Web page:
Look further than contract for full employment terms

by Winnie Ng, consultant, and Carmen Cheng, associate, Employment Practice Minter Ellison

Article contributed by Minter Ellison

Retired female cabin attendants who worked for Cathay Pacific Airways for 10 years or more and are 40 or older are eligible for travel under the company's retiree concessionary travel benefit (RTB). This perk came under scrutiny in the case of Ms Chong against the airline. The former cabin attendant started working for Cathay in 1979 and the company terminated her employment in 1993, offering her a month's wages in lieu of notice. On reaching the age of 42 in 1998, Ms Chong applied to receive the RTB benefit.

The airline initially approved Ms Chong's application and sent her the discounted air tickets and an RTB card. Shortly afterwards, however, Cathay wrote to her, informing her that the card had been issued by mistake and that the RTB had been withdrawn. Cathay's argument was two-fold. Firstly, it claimed that the RTB was not a contractual employee benefit. Secondly, it contended that Ms Chong was not strictly a "retired" employee and that she was therefore not entitled to the benefit.

Contractual entitlement

The first contested issue was whether the RTB formed part of the employment contract between the parties. When Ms Chong was first employed, she received an offer letter and a document detailing her conditions of service. Neither of these documents mentioned the RTB entitlement, but shortly after she started working, she was given a staff benefits handbook and a passenger tariff manual, which did contain provisions relating to the RTB.

Cathay argued that Ms Chong's employment contract consisted only of the offer letter and the conditions of service document and denied that the staff benefits handbook and passenger tariff manual (the handbook) formed part of it.

The High Court commented that it is common for employment terms to be stipulated in sources outside of the contract, such as company handbooks. A UK court previously held that, even where a company handbook was stated to be for information purposes only, it did not preclude a policy contained in the handbook from becoming a contractual entitlement.

In Ms Chong's case, the High Court concluded that the provisions in the handbook relating to the RTB were intended to have a contractual effect. This was based on the fact that the RTB had been followed consistently for a long time and had been communicated to Ms Chong and other Cathay staff in circumstances that supported an inference that the parties intended to be bound by it. The court said the fact that the handbook was given to Ms Chong after the commencement of her employment was irrelevant, as the RTB nevertheless became part of her employment contract when she was notified of the concessionary travel benefit policy.

No distinction

The second issue that the court looked at was whether Ms Chong was a "retired" employee within the meaning of the RTB provisions.

Ms Chong contended that there was a distinction between employees who were summarily dismissed without notice due to misconduct, and staff who were not summarily dismissed. Only those that were summarily dismissed were not entitled to the RTB.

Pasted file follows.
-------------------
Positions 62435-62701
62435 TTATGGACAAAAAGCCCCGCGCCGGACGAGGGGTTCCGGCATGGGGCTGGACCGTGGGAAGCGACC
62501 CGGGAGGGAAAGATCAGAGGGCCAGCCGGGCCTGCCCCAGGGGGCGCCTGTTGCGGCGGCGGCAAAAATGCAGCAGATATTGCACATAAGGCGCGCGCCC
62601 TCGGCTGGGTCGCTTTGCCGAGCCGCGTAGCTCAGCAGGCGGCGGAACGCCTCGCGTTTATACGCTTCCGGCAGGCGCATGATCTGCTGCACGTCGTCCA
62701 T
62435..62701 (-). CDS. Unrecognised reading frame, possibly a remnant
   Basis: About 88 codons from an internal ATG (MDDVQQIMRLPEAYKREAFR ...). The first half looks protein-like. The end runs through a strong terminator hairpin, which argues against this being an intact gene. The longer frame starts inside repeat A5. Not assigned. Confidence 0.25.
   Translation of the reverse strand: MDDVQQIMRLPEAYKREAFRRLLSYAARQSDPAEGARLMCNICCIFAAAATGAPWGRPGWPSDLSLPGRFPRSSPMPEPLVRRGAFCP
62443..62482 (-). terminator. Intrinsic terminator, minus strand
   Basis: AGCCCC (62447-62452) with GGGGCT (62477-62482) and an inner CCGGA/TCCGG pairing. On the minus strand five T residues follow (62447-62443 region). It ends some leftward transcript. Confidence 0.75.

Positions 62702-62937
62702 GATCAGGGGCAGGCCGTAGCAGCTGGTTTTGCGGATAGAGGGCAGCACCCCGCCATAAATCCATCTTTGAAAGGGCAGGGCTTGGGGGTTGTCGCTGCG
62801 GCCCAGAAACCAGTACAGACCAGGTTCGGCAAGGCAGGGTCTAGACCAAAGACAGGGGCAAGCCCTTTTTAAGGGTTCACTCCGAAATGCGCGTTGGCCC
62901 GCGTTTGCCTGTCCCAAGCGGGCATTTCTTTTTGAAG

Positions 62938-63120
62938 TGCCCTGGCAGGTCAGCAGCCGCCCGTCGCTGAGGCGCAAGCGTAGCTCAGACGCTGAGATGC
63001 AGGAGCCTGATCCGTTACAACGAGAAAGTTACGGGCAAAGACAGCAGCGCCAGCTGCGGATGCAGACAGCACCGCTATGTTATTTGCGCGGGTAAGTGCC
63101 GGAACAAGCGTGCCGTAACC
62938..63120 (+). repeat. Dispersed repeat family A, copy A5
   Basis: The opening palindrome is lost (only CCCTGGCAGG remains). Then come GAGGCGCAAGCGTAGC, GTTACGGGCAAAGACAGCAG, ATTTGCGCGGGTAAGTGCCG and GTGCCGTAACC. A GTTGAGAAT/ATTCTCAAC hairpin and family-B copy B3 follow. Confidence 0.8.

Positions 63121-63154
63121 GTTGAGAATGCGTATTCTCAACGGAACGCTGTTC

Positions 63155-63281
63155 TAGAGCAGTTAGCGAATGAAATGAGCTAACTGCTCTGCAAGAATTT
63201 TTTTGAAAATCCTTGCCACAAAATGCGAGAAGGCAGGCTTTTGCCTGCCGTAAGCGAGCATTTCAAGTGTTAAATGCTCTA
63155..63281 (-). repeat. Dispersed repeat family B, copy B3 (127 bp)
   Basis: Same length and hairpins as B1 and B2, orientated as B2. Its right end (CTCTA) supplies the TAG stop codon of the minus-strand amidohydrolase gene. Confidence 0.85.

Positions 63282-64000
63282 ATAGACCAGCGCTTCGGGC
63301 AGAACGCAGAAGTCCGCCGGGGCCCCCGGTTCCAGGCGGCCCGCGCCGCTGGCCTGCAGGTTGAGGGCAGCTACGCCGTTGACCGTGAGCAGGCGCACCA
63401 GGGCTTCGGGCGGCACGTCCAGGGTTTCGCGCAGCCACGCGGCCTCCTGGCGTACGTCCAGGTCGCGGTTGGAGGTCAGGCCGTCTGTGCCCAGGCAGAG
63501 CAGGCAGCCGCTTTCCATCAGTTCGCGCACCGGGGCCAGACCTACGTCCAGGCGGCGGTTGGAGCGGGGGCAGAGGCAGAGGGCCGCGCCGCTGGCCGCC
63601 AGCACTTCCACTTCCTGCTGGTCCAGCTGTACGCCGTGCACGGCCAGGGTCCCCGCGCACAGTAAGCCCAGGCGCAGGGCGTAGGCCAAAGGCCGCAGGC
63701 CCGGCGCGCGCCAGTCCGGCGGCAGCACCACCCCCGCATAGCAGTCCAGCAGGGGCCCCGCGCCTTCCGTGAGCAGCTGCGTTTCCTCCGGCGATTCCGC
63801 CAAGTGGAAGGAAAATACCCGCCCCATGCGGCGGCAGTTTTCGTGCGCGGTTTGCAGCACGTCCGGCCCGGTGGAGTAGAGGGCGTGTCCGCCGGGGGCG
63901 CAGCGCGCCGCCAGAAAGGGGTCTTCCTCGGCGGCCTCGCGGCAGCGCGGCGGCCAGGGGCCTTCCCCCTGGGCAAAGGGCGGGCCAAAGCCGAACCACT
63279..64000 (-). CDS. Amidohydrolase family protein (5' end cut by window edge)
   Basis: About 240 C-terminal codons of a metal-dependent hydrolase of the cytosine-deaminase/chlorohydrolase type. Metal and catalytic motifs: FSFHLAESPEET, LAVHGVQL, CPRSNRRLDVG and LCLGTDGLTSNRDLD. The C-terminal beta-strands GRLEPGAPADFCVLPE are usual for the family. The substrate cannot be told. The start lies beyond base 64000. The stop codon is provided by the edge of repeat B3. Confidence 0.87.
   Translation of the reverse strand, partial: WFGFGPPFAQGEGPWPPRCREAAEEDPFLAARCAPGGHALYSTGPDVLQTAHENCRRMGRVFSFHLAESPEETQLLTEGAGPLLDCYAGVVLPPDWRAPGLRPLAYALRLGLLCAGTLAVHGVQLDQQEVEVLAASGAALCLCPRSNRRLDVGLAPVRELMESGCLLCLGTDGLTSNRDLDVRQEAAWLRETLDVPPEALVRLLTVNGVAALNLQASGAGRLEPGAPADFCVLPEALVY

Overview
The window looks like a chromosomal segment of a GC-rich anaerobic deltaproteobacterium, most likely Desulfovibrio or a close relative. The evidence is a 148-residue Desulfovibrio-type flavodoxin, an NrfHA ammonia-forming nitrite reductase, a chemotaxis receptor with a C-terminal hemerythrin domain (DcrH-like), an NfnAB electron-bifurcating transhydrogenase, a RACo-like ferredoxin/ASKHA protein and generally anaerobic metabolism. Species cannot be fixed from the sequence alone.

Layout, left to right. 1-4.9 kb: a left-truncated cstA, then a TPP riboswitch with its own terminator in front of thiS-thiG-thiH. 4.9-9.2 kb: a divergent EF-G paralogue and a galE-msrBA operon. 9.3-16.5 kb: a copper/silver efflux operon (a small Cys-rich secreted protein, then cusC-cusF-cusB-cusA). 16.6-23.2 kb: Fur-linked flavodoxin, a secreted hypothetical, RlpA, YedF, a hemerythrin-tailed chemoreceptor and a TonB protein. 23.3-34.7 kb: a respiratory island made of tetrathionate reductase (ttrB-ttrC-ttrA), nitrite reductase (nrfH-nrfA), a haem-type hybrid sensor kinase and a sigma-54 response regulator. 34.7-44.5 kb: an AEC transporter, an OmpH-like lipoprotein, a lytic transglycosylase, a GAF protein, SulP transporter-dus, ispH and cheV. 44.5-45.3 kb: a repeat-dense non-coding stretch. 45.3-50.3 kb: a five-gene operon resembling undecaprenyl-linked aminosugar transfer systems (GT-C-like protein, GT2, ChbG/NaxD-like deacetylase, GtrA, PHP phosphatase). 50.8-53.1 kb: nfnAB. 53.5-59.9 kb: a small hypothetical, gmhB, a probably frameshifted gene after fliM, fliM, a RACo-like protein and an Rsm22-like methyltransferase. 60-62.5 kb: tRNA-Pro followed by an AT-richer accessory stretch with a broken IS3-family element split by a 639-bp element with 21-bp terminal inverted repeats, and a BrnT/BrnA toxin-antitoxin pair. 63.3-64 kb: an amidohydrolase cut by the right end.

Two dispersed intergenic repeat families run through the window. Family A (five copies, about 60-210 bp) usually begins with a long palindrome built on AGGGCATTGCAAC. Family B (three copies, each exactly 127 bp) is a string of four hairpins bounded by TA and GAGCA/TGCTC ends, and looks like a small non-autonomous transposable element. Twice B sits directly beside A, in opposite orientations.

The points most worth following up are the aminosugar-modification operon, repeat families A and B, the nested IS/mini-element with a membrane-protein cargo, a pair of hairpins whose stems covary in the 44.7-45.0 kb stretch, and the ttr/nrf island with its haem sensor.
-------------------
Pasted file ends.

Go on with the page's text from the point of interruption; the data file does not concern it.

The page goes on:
Cathay claimed that the RTB was only available to qualifying employees who retired or resigned and that staff that had been dismissed, whether by way of summary dismissal or not, did not qualify.

The High Court found in favour of Ms Chong, stating that Cathay could not produce any documents explicitly recording that the RTB was only available to employees that had not been dismissed. Also, a member of Cathay's personnel department had testified that the department did not have to verify whether an applicant was retired, terminated or had been summarily dismissed when considering an RTB application.

The court ruled that the RTB formed part of Ms Chong's employment contract and that she was entitled to the benefit since she had not been summarily dismissed by the airline.

Q & A on contractual terms
Q1 Do company policies always form part of employment contracts?
A1 Ideally, an employment contract should refer to the company handbook in order to render its terms binding. However, a company policy that is not included in an employment contract may also mature into a contractual right if it has been applied consistently to all employees over a long period of time. For example, an office memorandum regarding year-end bonuses may become a contractual right if the bonuses have been distributed consistently without exception for a substantial period of time and drawn to employees' attention in ways supporting the inference that the employers intended to become contractually bound by it.

Q2 If an employer expressly says that the company handbook is not part of an employment contract, are the terms in the handbook not binding?
A2 Merely labelling a company handbook as not part of an employment contract does not rule out the binding effect of its terms. Employers that do not want the terms in the company handbook to become contractual should, for example, clearly evidence the discretionary nature of the benefits meant to be applied at the sole discretion of the employer. They should also explicitly identify the classes of employees that are entitled to the benefits.

The opinions expressed in this article are those of the contributor

Taken from Career Times 11 June 2010, B10

(Last review date: 23 August 2013)

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